All told, we spent $2,200 for an all natural labor and delivery and approximately $1,000 on prenatal care.  I had a very healthy and relatively “easy” pregnancy, without complications.  I am 99% certain that I am missing some receipts from a few check-ups, ultrasounds, etc, so it’s probably safe to round the prenatal care up to $1,200.  This amount also includes some thyroid testing that not everyone will need.  In addition, at Lucy’s first check-up, we also ordered the genetic screening test (the heel prick) which tests for up to 60 possible genetic disorders.  I think that ran us about $250.

As we approached my due date, we were given the option to pre-purchase a Labor and Delivery Plan, which you can pay with a credit card.  Pellas offered 3 options.  Prices are from August 2010 and have likely gone up:

Plan de Parto ($610 for a private room; $500 for a semi-private room)

-1 day in a standard room

-The right to an epidural (note that this does not include the actual anesthesiologist)

-Use of the labor and delivery room

-Neonatal Day (nursing services and a pediatric “crib”)

-Determination of blood type and the Rh of the baby

-Basic medication for the mother and the baby for one day following childbirth

-Hearing test for the baby

Plan de Cesarea A ($725 for a private room; $670 for a semi private room)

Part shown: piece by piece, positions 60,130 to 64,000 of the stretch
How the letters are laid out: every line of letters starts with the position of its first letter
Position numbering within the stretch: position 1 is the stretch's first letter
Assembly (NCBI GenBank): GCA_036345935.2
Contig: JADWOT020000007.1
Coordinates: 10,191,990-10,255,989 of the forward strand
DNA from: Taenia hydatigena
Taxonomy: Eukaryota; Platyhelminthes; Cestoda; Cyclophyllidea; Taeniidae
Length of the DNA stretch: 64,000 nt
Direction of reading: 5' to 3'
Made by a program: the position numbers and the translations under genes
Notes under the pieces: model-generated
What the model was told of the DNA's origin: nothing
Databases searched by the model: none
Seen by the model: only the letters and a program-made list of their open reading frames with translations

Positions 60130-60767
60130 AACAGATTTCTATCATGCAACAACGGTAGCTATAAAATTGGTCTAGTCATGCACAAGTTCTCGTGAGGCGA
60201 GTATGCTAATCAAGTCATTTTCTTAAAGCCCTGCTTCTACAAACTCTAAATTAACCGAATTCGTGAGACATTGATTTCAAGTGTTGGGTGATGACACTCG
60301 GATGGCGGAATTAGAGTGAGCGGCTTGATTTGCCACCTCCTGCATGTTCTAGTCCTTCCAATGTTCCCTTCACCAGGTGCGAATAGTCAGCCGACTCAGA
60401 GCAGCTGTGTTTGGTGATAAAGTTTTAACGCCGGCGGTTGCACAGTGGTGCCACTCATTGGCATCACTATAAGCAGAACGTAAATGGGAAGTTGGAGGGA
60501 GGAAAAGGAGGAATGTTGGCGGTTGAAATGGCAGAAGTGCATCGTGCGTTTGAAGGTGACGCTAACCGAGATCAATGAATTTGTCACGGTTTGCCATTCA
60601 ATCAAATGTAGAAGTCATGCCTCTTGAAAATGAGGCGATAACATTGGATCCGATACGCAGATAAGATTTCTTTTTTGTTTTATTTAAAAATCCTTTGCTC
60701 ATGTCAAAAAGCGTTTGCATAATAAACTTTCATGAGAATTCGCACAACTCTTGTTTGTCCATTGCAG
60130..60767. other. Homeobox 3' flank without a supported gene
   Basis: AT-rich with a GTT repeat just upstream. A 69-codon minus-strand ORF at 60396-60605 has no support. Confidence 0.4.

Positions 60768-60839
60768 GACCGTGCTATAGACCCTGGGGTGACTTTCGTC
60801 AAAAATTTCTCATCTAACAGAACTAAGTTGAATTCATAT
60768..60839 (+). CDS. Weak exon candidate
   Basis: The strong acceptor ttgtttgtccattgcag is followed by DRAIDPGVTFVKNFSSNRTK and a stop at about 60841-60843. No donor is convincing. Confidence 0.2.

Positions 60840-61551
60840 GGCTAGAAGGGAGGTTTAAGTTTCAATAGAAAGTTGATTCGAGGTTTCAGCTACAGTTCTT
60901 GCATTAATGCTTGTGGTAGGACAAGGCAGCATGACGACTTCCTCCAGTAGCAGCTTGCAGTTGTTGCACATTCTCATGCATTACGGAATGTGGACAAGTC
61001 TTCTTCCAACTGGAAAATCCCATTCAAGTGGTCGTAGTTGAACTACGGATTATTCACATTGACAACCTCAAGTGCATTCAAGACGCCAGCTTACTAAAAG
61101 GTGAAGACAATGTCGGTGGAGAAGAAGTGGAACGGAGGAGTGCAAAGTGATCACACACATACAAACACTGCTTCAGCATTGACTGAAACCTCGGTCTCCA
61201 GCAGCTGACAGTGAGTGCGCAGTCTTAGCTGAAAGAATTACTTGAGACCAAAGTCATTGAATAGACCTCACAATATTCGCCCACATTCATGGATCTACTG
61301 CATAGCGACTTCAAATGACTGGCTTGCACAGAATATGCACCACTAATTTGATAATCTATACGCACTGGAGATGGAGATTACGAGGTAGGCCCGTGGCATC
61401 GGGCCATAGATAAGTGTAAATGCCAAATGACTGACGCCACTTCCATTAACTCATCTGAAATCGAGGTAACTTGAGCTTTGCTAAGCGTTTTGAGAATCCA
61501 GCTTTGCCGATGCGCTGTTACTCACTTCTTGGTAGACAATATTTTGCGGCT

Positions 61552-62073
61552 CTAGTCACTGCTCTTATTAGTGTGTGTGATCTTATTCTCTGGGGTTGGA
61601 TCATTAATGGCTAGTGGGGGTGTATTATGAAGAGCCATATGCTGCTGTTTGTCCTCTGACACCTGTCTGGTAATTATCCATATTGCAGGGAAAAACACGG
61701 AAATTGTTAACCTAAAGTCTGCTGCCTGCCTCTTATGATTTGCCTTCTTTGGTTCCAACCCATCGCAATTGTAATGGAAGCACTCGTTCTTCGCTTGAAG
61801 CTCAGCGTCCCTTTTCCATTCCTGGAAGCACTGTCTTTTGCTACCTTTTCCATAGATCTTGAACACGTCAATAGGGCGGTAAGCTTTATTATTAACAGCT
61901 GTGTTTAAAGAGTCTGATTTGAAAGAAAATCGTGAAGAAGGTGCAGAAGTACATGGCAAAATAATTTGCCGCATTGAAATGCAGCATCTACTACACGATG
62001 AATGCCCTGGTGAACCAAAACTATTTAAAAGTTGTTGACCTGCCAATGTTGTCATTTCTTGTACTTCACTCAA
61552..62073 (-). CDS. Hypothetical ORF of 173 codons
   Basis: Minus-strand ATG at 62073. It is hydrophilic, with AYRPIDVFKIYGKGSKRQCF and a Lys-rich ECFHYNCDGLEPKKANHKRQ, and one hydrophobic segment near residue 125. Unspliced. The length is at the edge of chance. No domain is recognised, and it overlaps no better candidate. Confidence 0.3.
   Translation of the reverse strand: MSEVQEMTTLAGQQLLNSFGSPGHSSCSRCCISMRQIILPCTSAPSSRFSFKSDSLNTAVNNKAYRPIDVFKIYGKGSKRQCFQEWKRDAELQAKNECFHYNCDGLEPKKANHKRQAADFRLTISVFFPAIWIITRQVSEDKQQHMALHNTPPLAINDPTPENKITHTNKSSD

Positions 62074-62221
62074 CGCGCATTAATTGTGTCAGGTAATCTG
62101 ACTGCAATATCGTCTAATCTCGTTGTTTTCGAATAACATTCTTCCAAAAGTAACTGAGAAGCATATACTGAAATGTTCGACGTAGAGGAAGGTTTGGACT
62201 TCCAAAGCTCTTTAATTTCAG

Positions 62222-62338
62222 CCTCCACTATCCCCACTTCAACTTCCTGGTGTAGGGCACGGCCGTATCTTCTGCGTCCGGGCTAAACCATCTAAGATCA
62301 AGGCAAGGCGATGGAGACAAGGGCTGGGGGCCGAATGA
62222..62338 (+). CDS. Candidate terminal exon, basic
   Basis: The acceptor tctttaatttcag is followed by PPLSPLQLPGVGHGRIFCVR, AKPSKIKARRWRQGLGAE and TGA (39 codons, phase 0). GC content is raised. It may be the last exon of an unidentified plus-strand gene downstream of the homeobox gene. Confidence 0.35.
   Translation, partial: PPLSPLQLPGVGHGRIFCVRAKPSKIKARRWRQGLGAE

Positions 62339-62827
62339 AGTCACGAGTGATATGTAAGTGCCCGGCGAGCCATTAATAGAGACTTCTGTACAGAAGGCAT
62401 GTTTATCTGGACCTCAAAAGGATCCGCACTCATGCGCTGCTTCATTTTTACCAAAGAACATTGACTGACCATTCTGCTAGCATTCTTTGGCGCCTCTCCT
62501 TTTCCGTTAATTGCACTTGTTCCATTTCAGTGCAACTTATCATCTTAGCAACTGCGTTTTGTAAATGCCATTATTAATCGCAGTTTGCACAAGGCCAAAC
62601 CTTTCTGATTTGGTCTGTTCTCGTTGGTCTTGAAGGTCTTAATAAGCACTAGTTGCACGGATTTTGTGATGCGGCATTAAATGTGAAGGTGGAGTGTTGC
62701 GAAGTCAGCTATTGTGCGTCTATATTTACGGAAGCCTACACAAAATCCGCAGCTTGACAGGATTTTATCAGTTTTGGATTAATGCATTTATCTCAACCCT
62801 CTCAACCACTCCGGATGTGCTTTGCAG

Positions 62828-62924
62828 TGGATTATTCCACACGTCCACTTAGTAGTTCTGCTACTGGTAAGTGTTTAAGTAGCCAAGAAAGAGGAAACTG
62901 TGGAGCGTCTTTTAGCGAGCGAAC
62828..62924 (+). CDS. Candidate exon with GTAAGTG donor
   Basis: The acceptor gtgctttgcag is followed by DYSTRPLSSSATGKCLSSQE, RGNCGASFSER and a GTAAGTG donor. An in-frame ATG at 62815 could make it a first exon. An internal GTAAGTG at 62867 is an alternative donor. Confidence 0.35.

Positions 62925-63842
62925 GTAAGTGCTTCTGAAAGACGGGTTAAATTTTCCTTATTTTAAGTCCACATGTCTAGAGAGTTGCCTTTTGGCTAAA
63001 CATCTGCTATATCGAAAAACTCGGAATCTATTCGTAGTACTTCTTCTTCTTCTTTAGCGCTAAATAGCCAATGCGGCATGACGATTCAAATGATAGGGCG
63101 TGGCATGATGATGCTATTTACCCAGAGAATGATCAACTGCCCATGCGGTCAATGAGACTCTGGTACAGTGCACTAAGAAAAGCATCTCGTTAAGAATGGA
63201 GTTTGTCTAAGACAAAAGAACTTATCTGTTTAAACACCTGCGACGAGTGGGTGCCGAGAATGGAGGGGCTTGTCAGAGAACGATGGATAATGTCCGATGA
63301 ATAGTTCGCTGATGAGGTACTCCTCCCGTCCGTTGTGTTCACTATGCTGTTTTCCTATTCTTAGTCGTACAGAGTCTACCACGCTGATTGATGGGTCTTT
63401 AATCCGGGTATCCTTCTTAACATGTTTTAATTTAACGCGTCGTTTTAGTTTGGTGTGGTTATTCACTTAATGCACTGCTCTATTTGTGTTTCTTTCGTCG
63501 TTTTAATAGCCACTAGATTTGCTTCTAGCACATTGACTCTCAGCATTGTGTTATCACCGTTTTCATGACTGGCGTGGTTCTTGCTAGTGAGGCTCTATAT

-1 day in a standard room

-The right to an epidural (note that this does not include the actual anesthesiologist)

-Use of an operating room

-Use of a recuperation room

-Neonatal Day (nursing services and a pediatric “crib”)

-Determination of blood type and the Rh of the baby

-Basic medication for the mother and the baby for two days following childbirth

-Hearing test for the baby

Plan de Cesarea B ($950 for a private room; $800 for a semi private room)

-2 days in a standard room

-The right to an epidural (note that this does not include the actual anesthesiologist)

-Use of an operating room

-Use of a recuperation room

-2 days of Neonatal care(nursing services and a pediatric “crib”)

-Determination of blood type and the Rh of the baby

-Basic medication for the mother and the baby for two days following childbirth

-Hearing test for the baby

Not wanting to borrow trouble and having a natural birth plan in mind, we opted for the Plan de Parto and were reassured by the admin that if I did end up with a cesarean, they would only charge us the difference between the two packages.

It is important to note that this payment does not cover the cost of your doctors during your labor and delivery.  That price is negotiated between you and your doctor prior to your delivery.  At Pellas, in addition to your OB, a pediatrician is present during your delivery.  We paid $1,550 to our OB who then distributed proper amounts between himself, another OB, and the pediatrician.  I think we paid toward the high end because we actually had two OB’s present – one was my primary care OB and the other was the OB who performed all of the ultrasounds throughout my pregnancy.  Doctors usually do not accept credit card payments, so be prepared to pay in cash.  I do not recommend keeping $1,500, in cash, in your hospital room.  Instead, consider talking to your doctor, in advance, about paying him at your first postnatal visit, which will be a few days after your delivery.  We actually ended up paying in two installments, because it’s not easy to have that much cash around.

Below is a spreadsheet that outlines each individual medical expense, beginning with prenatal testing.

Wordless Wednesday

2 May